Rolfing Digs Deep To Restore Balance
An Alternative Healing Method for the Body
Although less well known than massage, Rolfing’s ability to restore lasting balance in the body bases its rising popularity among those in search of relief from imbalances resulting from physical injury, illness and the inescapable pull of gravity. Unlike massage, Rolfing’s hands-on approach wholly focuses on the body’s fascia—better known as the protective layer of muscle and various connective tissues.
It is fascia that surrounds our muscles, bones and organs, that shapes muscles and gives structure to the body. Rolfing’s job is to structurally change the body by shortening or lengthening fascia. It does this through a series of 10 one-hour weekly sessions performed by a certified Rolfer or Rolfing practitioner.
A Rolfer’s education and certification may come from one of several schools. However, the Guild for Structural Integration and the Rolf Institute of Structural Integration are the most well known, having been around for several decades. Both are headquartered in Boulder, Colorado, where teaching facilities have been greatly influenced by the work of Dr. Ida P. Rolf [1896-1979], founder of this “holistic system of soft tissue manipulation and movement education that organizes the whole body in gravity.”
According to Faraday Melchoir of the Guild for Structural Integration, Rolfing’s progressive series of sessions is what sets it apart from other healing modalities. “Each session builds upon the last and balances the body in segments,” she explains. “Sessions one through three begin with a focus on the upper body and diaphragm, move on to the foot and lower leg and then to the lateral sides. During sessions four through six the Rolfing practitioner works on the inside of the leg, focuses on the stomach and the relationship between the muscles, rectus abdominis and psoas, and then moves on to the back of the body, head and neck, followed by the upper and lower areas of the pelvic girdle.” The final session covers the whole body. Typical benefits include greater flexibility, better balance, increased breathing capacity and more energy.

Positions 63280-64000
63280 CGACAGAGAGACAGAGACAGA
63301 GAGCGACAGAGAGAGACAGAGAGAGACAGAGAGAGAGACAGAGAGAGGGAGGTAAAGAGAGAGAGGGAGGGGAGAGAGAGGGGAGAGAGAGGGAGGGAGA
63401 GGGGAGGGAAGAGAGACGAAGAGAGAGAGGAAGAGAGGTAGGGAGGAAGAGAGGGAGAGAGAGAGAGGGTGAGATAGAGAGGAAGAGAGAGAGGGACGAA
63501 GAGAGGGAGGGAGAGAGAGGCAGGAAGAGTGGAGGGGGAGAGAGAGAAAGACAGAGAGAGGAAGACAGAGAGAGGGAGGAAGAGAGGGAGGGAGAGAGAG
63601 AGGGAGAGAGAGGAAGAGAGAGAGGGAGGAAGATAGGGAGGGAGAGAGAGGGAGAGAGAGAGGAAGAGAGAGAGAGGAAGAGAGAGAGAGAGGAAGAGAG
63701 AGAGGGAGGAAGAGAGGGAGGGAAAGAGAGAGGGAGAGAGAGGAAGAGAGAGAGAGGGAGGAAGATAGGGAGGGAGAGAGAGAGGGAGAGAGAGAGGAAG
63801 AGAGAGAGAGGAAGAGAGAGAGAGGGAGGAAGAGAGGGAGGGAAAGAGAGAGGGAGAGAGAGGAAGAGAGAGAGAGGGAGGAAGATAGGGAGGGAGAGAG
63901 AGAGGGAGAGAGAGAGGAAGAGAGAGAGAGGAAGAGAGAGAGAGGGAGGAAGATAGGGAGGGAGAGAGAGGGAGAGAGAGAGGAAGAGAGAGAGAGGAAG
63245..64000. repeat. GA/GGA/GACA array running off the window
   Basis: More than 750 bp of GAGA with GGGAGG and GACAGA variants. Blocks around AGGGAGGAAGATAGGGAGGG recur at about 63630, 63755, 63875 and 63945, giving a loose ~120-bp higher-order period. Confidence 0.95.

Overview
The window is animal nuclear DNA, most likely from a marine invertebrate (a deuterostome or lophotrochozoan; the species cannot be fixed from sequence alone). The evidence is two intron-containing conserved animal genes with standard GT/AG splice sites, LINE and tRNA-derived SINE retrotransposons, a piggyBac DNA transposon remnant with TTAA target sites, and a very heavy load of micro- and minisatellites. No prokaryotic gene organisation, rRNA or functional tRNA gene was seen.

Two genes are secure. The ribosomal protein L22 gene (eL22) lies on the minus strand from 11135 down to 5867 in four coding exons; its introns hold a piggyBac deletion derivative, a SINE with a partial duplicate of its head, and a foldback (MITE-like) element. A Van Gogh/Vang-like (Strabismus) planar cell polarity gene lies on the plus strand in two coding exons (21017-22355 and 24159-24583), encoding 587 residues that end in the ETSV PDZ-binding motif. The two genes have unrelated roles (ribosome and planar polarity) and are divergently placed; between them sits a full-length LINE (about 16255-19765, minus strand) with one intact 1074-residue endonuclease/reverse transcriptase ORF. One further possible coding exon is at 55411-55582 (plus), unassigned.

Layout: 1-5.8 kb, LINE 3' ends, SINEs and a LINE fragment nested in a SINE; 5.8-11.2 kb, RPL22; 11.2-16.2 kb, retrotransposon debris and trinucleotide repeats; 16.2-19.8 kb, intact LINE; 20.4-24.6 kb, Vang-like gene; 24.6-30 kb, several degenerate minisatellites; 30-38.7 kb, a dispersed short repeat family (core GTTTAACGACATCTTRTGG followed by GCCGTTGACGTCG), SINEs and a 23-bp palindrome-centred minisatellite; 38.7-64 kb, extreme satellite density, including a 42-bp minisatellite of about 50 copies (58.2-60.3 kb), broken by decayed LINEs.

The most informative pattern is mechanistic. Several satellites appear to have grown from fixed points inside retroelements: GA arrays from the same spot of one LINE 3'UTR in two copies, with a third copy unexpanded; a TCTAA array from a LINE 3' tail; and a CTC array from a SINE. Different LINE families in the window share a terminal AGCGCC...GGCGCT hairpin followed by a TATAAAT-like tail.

Simplifying Melchoir’s explanation, Laura Barnes, a certified Rolfer in Naples, Florida, notes how “Vertical alignment generally is achieved by balancing the body from front to back, side to side, top to bottom and inside out. Also, while most clients receive once-a-week sessions, some prefer a little more time for personal integration and adaptation of the results of this therapy.”
Being the miracle that it is, in the daily course of events the human body will automatically accommodate and adjust to various misalignments by shortening and tightening its fascia. Resulting imbalances may manifest as stiffness, discomfort or a loss of energy experienced as a result of inefficient movement.
Upon the release and lengthening of affected fascia, the body is freed to return to its structurally optimal position and consequently requires less energy to move about. “Good posture thus becomes effortless, breathing is easier and the body can once again enjoy more flexibility and coordination,” says Barnes.
“Plus the results of structural integration last,” says advanced certified Rolfer Cindi Curci-Lee, owner of Rolfed in Paradise with offices in Naples and Fort Myers. Thus she notes that additional work only might be required in the event of a later accident, lengthy illness or heightened emotional stress.
Once stereotyped as a painful process too intense for those frail of body or faint of heart with a low threshold for pain, today’s practice of Rolfing has moved well beyond its former painful image while still producing profound results. An educated touch acquired in part from intensive study of anatomy and physiology is the key.
As Curci-Lee observes, “Things are different now. A Rolfer uses his or her hands to absorb information about what is going on in the body. It’s as if the body is talking to us through our hands and fingers, and we are constantly evaluating what’s going on while we are working. The body literally tells us what to do next.”
For more information visit The Rolf Institute of Structural Integration at Rolf.org, 800-530-8875; or The Guild for Structural Integration at , 303-447-0122; or email . Locally, contact Laura Barnes at 239-825-8555 or Cindi Curci-Lee at 239-777-4070.